I stepped onto South American soil for the first time to participate in TechCamp Lima, the tenth such TechCamp. TechCamps are the pillar of Secretary Clinton's Civil Society 2.0 initiative and organized and run by the Secretary's Innovation team and the Office of eDiplomacy in close collaboration with local embassies.
Perched cliff-side, bustling Lima crouches over the Pacific teeming with a third of Peru's population. An incredibly diverse country, Peruvians point out its three major regions: coast, sierra, and jungle, each with starkly contrasting histories and culture. The NGOs participating in TechCamp Lima work in many sectors. However, they share the broader goal of bridging Peru's differences and promoting progress based on social inclusion whereby all Peruvians benefit from the growing economy and global openness of this dynamic country.
In a space that ESAN University generously made available May 10-11, 33 representatives from civil society organizations that operate throughout the coastal, Andean and eastern jungle areas of Peru convened with technology experts under the theme Democracia Intercultural, or intercultural democracy. Over the course of two days, participants posed problem statements and worked toward solutions to issues such as, "How can we keep anti-corruption activists connected in the 23 regions of Peru?" and "How can we extend our coverage with the same budget?" As part of the interactive model of TechCamp, technologists shared success stories with NGO representatives during a "Speed-Geeking" session (see a short video example I shot here). Technologists then held training sessions on simple and effective technologies that organizations can easily implement, such as mapping open data, or using SMS to reach a wider audience. Steve Long, a colleague from the Department of State's Information Technology organization taught sessions on quickly producing and editing quality videos on participants' own mobile phones.
My favorite aspect of TechCamp is not that NGOs come and listen to tech experts, but rather that civil society members and technologists engage each other on an equal footing, with representatives of the different organizations "owning" the problems they address every day in their work. The incredible synergy of TechCamp is difficult to describe, perhaps best left to the participants themselves, who do an exceptional job in this series of video interviews I recorded on their experiences.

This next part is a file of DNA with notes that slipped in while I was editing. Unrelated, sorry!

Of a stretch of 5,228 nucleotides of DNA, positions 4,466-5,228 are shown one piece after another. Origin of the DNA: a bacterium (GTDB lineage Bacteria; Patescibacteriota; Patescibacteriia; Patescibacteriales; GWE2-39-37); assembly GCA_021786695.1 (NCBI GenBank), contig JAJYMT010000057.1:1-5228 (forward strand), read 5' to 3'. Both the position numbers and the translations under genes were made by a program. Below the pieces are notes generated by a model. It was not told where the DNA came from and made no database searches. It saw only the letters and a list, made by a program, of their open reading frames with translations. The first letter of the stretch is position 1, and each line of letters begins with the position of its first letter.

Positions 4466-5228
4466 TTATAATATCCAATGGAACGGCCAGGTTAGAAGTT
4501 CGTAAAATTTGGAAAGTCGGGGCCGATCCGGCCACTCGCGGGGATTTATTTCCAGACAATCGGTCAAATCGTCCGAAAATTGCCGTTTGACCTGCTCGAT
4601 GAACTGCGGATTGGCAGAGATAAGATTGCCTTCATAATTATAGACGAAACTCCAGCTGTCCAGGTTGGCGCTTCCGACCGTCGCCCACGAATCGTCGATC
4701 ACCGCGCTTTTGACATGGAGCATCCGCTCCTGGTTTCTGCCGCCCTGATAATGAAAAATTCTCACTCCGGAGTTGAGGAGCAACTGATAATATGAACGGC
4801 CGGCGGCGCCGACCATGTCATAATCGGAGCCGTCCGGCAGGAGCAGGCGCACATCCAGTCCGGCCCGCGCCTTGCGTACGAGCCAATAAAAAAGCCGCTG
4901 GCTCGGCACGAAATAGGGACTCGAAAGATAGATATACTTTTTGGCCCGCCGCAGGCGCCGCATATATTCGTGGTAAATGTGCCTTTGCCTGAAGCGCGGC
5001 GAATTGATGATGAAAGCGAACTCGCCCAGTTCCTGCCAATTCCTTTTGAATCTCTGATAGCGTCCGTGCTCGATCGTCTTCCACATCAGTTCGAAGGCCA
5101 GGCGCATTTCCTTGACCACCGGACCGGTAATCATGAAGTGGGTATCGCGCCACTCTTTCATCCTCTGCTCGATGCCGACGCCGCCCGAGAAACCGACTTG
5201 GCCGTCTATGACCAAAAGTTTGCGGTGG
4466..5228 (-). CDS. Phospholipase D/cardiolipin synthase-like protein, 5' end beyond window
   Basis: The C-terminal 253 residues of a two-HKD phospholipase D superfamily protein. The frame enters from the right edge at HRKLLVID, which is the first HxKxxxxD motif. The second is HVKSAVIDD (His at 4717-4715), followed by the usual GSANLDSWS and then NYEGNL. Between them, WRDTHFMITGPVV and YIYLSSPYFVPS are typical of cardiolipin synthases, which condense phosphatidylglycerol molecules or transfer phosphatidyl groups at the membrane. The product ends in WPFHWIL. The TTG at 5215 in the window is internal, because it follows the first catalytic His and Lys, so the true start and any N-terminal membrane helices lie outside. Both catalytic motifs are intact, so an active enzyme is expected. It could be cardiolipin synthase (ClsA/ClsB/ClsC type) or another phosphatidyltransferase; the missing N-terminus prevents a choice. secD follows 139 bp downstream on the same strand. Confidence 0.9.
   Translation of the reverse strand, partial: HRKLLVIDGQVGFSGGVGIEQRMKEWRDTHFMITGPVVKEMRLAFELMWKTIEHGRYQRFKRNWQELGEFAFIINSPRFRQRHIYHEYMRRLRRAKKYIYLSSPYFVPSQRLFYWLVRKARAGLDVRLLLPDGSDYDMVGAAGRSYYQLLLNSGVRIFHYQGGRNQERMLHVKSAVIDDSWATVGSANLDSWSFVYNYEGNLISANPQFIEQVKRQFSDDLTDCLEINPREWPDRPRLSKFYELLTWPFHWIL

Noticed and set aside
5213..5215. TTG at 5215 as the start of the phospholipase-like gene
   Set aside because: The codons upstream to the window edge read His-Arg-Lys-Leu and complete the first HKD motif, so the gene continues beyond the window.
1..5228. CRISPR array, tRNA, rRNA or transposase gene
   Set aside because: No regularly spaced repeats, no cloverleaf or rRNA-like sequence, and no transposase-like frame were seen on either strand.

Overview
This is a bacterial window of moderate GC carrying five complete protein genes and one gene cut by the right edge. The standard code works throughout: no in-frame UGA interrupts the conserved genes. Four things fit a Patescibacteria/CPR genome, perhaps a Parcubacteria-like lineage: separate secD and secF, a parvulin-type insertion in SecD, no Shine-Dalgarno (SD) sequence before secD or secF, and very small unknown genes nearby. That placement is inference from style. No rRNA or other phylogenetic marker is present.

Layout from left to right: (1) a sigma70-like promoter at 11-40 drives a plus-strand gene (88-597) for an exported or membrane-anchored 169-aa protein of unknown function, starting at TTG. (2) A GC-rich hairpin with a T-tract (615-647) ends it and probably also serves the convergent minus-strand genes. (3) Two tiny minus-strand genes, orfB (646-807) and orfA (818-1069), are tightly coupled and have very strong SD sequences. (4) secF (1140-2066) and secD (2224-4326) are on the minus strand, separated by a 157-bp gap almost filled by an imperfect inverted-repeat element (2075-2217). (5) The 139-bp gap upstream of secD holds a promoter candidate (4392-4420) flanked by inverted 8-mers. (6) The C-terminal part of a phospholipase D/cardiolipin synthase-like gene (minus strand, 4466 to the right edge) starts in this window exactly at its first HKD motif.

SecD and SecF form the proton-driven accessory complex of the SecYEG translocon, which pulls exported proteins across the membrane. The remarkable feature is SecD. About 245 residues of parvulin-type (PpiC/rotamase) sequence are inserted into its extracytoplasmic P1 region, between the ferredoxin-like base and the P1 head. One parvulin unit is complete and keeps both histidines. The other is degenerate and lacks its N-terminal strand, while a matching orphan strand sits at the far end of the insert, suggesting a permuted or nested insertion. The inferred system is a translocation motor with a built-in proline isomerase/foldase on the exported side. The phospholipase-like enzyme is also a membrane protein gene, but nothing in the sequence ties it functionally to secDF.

And there were coffee breaks! These served not only as a venue for fostering connections but were necessary to sustain the energy of the participants who braved the famous Lima traffic to get an early start on solving their organizations' challenges through technology. On day one, participants developed problem statements and on day two they worked in small groups to tackle the problem. Technologists whose expertise ranged from visualizing open data and SMS to geo mapping and social media strategy partnered with Peruvian NGOs that focus on issues of social inclusion, language, land justice, and transparency in government. Together these groups did much more than identify issues that could be better addressed through the use of technology. They initiated measurable progress toward solutions. This is precisely what TechCamp is designed to do.
As an entry-level officer in the Foreign Service, I felt privileged to contribute both by supporting the Embassy's social media outreach and stepping into the role of "tech trainer." On both days of the conference I worked with several participants on how to set up a Ustream account as a simple way to broadcast to an audience, or connect with team members in disparate areas. I never imagined that I would have something to teach veteran organizers in my first tour as a diplomat, but I saw two participants take the lesson to heart and create an impromptu interview moments after creating their own Ustream channel.
During TechCamp Lima I had the privilege of experiencing first hand Peruvian hospitality and to savor Peru's world-famous cuisine. I survived the daredevil taxi driving, and even managed to enjoy these sometimes wild rides through the city. On my first trip south of the Equator I'm happy to have had the chance to meet and work with people dedicated to improving the lives of Peruvians, including an incredible team from the Public Affairs Section of the U.S. Embassy in Peru as well as their local partner Escuelab. The excitement from TechCamp Lima continues online as participants use social media to collaborate. I invite you visit our storify page to get a sense of how TechCamp Lima unfolded in real time via social media, and watch this short video which effectively summarizes the experience.